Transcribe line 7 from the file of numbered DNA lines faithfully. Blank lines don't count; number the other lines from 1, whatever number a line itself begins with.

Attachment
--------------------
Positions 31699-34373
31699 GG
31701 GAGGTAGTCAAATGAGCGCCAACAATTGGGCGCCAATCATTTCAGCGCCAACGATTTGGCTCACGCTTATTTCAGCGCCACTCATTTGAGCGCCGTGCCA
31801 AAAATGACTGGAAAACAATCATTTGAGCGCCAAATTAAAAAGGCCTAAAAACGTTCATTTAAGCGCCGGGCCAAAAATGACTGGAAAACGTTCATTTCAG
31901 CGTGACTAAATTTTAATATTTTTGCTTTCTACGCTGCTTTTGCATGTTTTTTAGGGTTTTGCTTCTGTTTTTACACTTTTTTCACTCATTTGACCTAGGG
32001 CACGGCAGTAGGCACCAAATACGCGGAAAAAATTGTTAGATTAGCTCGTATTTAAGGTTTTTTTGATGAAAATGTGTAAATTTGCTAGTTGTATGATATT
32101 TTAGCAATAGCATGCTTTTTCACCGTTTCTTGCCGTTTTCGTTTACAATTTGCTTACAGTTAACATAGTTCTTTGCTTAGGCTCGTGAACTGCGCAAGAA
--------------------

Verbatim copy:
32101 TTAGCAATAGCATGCTTTTTCACCGTTTCTTGCCGTTTTCGTTTACAATTTGCTTACAGTTAACATAGTTCTTTGCTTAGGCTCGTGAACTGCGCAAGAA